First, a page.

In the last few weeks and months, we’ve received quite a bit of e-mail about the cheap copy Omega Speedmaster Professional 145.012-67 reference. This particular reference was produced in 1967 and 1968 and is the last Speedmaster with caliber 321 movement. Also, it was the Speedmaster with this column wheel movement that had the highest production, somewhere between 27000 and 28000 pieces. The 145.012, together with the 105.012, was also the Speedmaster that Omega Replica Watches sent to NASA for use during Extravehicular Activities (EVA) by astronauts during the Apollo missions. We know now that the 105.012 reference was actually used by Edwin “Buzz” Aldrin on the Moon in July 1969. However, Apollo 11 astronaut Michael Collins was wearing the Speedmaster Professional 145.012.
The Speedmaster Professional 145.012-67 is quite ‘steady’ in its configurations. So you could say that the characteristics to look for are quite straight-forward. Nevertheless, we receive quite a bit of messages from readers who want to buy a Speedmaster Professional 145.012-67 and have some questions about it, or people who actually have or found one, and have some doubts about its originality. This article is meant to give some insights in the Speedmaster Professional 145.012-67 and what to look for. I will also give some examples of do’s and don’ts and right and wrongs.
Popularity of the Omega Speedmaster Replica Watches Professional 145.012-67
The 145.012-67 is one of those references with caliber 321 movement that is still relatively affordable. It is the caliber 321 Speedmaster with the highest production, which means that it should also be the easiest Speedmaster with that column-wheel movement to find. However, I also noticed that prices are increasing rapidly. This reference was actually the first Omega Speedmaster that I bought myself, in 1999. It was still in the pre-Euro era (although in 1999 the conversion rate was already communicated, the coin itself wasn’t there until 2002), and I paid 2000 Dutch Guilders for my Speedmaster Professional 145.012-67, which is now about 900 Euro in those days. Later on, I bought a couple more of those 145.012 references and I think the last one was in 2003 or 2004, for a whopping 1300 Euro. I can’t remember whether it had the correct bezel, but in those days, nobody really cared about this. In recent years however, the price of the 145.012-67 was between 2500 and 3500 Euro, depending whether everything was original (hands and bezel are the main concerns these days) and whether it came on the original reference 1039 bracelet. That was until 2015. It is with quite a bit of amazement that I’ve monitored and watched the market for these Omega Speedmaster Professional 145.012-67 models this year.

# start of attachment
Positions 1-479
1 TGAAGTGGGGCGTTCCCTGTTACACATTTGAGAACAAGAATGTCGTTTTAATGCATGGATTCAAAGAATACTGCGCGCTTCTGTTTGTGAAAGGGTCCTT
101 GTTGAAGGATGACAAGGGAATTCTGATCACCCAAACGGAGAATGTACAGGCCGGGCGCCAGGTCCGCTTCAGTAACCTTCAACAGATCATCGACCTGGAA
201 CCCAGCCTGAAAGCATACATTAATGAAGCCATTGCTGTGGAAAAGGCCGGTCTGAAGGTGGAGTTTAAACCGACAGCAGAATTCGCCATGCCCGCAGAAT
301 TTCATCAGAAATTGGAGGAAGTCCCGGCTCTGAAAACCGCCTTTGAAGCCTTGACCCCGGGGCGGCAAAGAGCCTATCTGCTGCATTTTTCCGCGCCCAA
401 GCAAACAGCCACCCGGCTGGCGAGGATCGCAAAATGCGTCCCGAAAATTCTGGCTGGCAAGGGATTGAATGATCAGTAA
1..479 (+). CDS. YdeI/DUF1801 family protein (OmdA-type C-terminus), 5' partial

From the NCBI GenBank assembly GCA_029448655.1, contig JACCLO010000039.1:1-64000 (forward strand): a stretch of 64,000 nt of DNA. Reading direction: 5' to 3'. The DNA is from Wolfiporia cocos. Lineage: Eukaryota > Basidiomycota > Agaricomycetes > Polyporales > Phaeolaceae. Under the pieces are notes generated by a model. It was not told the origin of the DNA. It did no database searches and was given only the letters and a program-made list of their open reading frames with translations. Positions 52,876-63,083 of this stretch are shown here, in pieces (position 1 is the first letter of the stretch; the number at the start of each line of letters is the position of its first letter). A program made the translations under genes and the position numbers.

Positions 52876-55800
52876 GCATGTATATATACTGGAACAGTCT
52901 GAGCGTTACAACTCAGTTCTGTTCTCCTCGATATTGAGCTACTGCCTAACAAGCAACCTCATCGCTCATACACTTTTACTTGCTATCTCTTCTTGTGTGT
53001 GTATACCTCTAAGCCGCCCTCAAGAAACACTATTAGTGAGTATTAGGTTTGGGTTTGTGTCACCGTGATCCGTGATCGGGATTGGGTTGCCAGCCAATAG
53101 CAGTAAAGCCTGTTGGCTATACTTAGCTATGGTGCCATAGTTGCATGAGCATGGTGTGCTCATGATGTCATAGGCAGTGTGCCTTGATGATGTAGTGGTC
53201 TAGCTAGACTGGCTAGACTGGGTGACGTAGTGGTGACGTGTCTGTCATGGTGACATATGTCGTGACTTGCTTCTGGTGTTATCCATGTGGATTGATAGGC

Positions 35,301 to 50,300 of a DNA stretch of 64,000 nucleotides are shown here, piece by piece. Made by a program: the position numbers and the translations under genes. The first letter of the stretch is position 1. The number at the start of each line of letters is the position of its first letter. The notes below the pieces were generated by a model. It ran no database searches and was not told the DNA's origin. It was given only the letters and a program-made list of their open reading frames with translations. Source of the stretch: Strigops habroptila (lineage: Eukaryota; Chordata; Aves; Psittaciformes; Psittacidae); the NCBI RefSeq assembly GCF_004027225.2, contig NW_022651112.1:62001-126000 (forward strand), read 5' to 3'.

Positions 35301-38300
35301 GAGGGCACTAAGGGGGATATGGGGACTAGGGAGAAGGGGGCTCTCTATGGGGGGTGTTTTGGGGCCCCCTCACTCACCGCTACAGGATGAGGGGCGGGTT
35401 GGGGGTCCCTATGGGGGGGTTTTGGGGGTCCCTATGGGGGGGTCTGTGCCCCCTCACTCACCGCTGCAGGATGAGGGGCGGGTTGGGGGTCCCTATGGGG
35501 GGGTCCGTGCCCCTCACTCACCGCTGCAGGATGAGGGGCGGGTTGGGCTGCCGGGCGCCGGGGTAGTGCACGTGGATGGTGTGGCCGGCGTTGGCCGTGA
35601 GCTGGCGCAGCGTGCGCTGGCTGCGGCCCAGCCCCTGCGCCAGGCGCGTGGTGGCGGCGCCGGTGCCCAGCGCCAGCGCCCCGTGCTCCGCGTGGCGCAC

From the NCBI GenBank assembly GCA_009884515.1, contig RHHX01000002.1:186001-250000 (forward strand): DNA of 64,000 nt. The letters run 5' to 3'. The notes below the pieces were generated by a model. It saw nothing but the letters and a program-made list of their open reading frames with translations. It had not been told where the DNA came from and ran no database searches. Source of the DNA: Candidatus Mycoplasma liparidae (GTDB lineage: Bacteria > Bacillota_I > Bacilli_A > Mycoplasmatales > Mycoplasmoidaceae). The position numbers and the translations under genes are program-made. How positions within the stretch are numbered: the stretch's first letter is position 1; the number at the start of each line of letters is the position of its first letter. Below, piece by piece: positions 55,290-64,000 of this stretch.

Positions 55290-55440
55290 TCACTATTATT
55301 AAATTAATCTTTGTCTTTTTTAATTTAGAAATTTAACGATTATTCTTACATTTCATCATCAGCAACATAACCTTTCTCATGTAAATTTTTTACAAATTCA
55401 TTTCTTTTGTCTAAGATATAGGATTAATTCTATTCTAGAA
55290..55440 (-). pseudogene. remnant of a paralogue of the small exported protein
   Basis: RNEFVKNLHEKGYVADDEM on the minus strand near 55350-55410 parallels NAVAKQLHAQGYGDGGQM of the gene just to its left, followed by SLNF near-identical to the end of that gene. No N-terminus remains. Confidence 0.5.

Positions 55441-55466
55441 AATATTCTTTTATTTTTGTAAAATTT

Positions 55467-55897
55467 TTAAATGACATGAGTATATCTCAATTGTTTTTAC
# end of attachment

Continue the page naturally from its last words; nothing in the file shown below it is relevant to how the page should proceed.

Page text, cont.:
As the pre-decessors of the 145.012 (105.012, 105.003, 105.002, CK2998, CK2915) went up in price quite a bit, it seems the 145.012-67 profits from this as well. A profit for those who already have one of course. The 145.022 models on their turn, seem to step into the price bracket that was formerly the one of the 145.012. I am currently looking for a 145.022-76 for a friend of mine, and it seems to be impossible to get a decently priced one that she can wear on a daily basis. Truth to be told, and you might laugh, I prefer the looks of the 145.022 over the 145.012 to be honest. However, the Omega Speedmaster Professional 145.012-67 has the column-wheel caliber 321 movement that a lot of Speedmaster enthusiasts are so keen on owning. Below, a nice 145.012 that is being offered for sale (here).